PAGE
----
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Lower Manhattan Condo Tower a Decade in the Making Starts Sales

March 22, 2024 / Hursh

Apartments at the Greenwich, an 88-story tower just south of the World Trade Center, hit the market on Monday, with plans for buyers to be able to move in this summer. Sales at the Rafael Vinoly-designed building previously kicked off in 2017, but were paused by financing troubles and disputes among the project’s original partners.

The delays could work to the sales team’s advantage. The building, at 125 Greenwich St., initially had to compete with a glut of new condos across the city just as demand was waning. Options are more limited now, including in the Financial District, where years of ground-up construction and office-to-apartment conversions have upped the residential population, bringing more services into the area.

  • Bulk of units at the Greenwich are priced below $3 million
  • Old ‘Wall Street briefcase neighborhood’ has swung residential
Condo sales start Monday at the Greenwich, an 88-story skyscraper in Manhattan’s Financial District.
Condo sales start Monday at the Greenwich, an 88-story skyscraper in Manhattan’s Financial District.Photographer: Michael Young

“The neighborhood over the past decade has really shifted from more of a Wall Street briefcase neighborhood into a more residential, young couple, family-oriented neighborhood,” said Stacy Spielman of Douglas Elliman Real Estate, who’s the project’s director of sales. “There’s not a lot of options downtown, quite frankly, so I think we are launching at really the perfect time.”

The number of new-development listings on the market in Manhattan at the end of 2023 was down 16% from a year earlier, according to data from Elliman and appraiser Miller Samuel Inc. With fewer units to choose from, closed sales fell 27%, while the median price for those deals climbed 2.2% to $2.025 million.

A rendering for the Greenwich.Source: MARCH

While many new projects are stocked with large apartments, roughly 90% of the 272 condos at the Greenwich are studios, one-bedrooms or two-bedrooms that max out at 1,668 square feet (155 square meters). The emphasis on smaller homes keeps asking prices below $3 million for three-quarters of the building.

At 912 feet (278 meters), the tower is the tallest residential property south of City Hall Park. In an unusual move, the developers opted to put three amenity floors — rather than pricey penthouses — on its very top levels. A 50-foot saltwater lap pool, a fitness center, spa treatment rooms and event spaces are spread across the 86th through 88th stories.

“In a way, we’re selling views to everyone,” said Alessandro Pallaoro, managing director of co-developer Bizzi & Partners.

Upper floors have open views in every direction, with Tribeca to the north, the Hudson River to the west, the Statue of Liberty to the south and many of downtown’s early 20th century buildings to the east.

While the best vistas are often reserved for Manhattan’s largest, most expensive apartments, even many smaller units at the Greenwich have expansive sightlines. The building’s studios, priced from $1.115 million and starting at 418 square feet, are all located on the 61st to 78th floors.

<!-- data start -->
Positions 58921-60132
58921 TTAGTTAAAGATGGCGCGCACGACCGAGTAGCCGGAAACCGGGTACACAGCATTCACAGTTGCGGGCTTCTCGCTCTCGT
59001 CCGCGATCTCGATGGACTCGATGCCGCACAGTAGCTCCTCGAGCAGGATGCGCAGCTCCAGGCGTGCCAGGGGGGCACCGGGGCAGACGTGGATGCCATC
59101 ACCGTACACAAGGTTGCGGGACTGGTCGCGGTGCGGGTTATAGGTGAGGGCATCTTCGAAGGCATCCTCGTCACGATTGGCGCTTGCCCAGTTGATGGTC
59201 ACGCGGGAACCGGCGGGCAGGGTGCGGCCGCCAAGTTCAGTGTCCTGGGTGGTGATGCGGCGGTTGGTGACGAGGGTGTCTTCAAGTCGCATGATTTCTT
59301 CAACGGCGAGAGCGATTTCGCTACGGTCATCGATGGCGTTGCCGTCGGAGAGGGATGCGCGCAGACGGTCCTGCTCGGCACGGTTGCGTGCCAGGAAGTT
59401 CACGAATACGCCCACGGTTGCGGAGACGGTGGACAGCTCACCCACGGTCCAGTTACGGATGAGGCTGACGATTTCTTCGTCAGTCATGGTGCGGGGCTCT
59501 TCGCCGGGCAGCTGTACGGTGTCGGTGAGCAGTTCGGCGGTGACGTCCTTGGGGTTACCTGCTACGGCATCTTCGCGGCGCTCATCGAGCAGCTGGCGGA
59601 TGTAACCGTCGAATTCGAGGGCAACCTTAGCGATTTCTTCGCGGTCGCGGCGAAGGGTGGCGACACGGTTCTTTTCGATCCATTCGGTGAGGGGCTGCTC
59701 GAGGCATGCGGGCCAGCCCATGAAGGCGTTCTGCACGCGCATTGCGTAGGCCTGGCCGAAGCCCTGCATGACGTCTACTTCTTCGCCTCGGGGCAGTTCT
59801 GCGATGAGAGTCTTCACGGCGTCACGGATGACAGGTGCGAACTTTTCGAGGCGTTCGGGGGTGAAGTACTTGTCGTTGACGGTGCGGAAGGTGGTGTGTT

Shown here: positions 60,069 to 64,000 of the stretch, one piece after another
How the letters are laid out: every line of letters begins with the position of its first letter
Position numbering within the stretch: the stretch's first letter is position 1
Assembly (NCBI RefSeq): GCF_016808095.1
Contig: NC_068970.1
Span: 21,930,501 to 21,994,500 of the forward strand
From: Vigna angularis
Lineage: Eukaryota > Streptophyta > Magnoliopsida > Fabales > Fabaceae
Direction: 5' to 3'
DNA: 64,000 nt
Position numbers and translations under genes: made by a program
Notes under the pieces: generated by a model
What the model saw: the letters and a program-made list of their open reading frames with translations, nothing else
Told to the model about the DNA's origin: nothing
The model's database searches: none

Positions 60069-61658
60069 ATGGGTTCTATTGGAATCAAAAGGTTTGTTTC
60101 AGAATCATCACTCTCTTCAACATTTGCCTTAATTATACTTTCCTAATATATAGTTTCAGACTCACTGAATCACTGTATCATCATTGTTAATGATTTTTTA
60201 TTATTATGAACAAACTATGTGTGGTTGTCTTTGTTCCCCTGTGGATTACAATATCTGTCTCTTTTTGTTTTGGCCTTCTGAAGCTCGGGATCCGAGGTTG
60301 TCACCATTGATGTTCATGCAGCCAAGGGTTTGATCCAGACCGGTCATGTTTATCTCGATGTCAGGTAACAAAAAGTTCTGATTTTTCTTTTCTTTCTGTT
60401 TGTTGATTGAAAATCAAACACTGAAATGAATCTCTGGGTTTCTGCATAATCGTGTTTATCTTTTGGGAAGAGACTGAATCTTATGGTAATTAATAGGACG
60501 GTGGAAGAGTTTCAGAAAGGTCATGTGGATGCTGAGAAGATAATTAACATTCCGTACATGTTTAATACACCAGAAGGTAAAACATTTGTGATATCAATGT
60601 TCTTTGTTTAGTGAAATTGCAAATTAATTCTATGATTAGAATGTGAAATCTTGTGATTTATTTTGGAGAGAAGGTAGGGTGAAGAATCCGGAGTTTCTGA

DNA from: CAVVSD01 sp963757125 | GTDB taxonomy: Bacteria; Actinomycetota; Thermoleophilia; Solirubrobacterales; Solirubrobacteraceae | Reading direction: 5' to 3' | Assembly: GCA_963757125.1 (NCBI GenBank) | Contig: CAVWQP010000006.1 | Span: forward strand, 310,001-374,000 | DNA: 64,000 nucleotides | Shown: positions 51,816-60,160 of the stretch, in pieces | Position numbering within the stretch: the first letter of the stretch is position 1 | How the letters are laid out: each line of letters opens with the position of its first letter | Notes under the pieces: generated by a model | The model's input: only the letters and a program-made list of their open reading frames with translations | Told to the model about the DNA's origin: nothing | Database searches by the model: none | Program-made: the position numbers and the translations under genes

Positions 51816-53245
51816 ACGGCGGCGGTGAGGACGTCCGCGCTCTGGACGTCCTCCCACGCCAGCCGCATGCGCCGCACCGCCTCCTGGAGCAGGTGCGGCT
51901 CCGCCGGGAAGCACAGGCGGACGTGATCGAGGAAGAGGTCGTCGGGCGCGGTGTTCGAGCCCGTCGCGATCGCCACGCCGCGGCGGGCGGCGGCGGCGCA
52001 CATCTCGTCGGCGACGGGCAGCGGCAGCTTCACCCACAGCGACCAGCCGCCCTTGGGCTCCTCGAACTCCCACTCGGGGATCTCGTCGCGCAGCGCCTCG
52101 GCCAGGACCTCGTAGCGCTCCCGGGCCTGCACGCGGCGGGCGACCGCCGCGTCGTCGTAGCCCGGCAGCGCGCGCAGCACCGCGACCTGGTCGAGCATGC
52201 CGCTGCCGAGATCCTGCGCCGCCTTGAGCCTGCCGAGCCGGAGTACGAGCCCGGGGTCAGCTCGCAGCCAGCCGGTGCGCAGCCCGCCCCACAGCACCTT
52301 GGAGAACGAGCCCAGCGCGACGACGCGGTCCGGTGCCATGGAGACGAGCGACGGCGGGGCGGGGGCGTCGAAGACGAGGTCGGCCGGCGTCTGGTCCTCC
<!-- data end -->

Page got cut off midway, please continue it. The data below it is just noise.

There are larger apartments, including three bedrooms, on lower floors, making them less expensive than they’d be higher up. They’re priced from $3.9 million for a unit with just over 1,900 square feet.

A rendering for the Greenwich.Source: MARCH

Spielman, the Elliman agent, said the building has drawn a positive response from people brought in before sales formerly began. Some contracts have been signed, but she declined to reveal how many.

While deals from the original round of sales were ultimately canceled, some of those buyers were given an early chance to make new offers, according to Spielman. At least one has, agreeing to take two units. Others moved on, but many of their agents are returning with fresh clients.

“The brokers are coming back with their new buyer pool and that’s really what is going to be a driver for the building,” Spielman said.

Also helping the project is that buyers don’t have to commit to deals just based on floor plans. With construction at the Greenwich almost complete, shoppers can tour units that are in progress and already have kitchens, bathrooms and other elements installed.

The interiors were created by MAWD, drawing on its history of designing private jets and mega-yachts. The units have white oak floors, marble countertops and Miele appliances. Living areas have 10-foot ceilings and walls of windows.

The public marketing effort comes a decade after a group including Bizzi & Partners bought the land with plans to build a condo skyscraper, an effort that was hampered for years by financing challenges and other obstacles. It wasn’t until early 2023 that Bizzi and Fortress Investment Group — which bought debt on the project after a lender threatened foreclosure, and later converted that into equity — obtained funding from Northwind Group to finish the tower. Bilgili Holding also joined.

“We’re a very strong partnership now,” Bizzi’s Pallaoro said.

With the building needing only finishing work, Pallaoro said he’s not worried that buyers will be scared off by the history: “People are really not focused on these kinds of concerns.”

 The article was originally posted by Bloomberg

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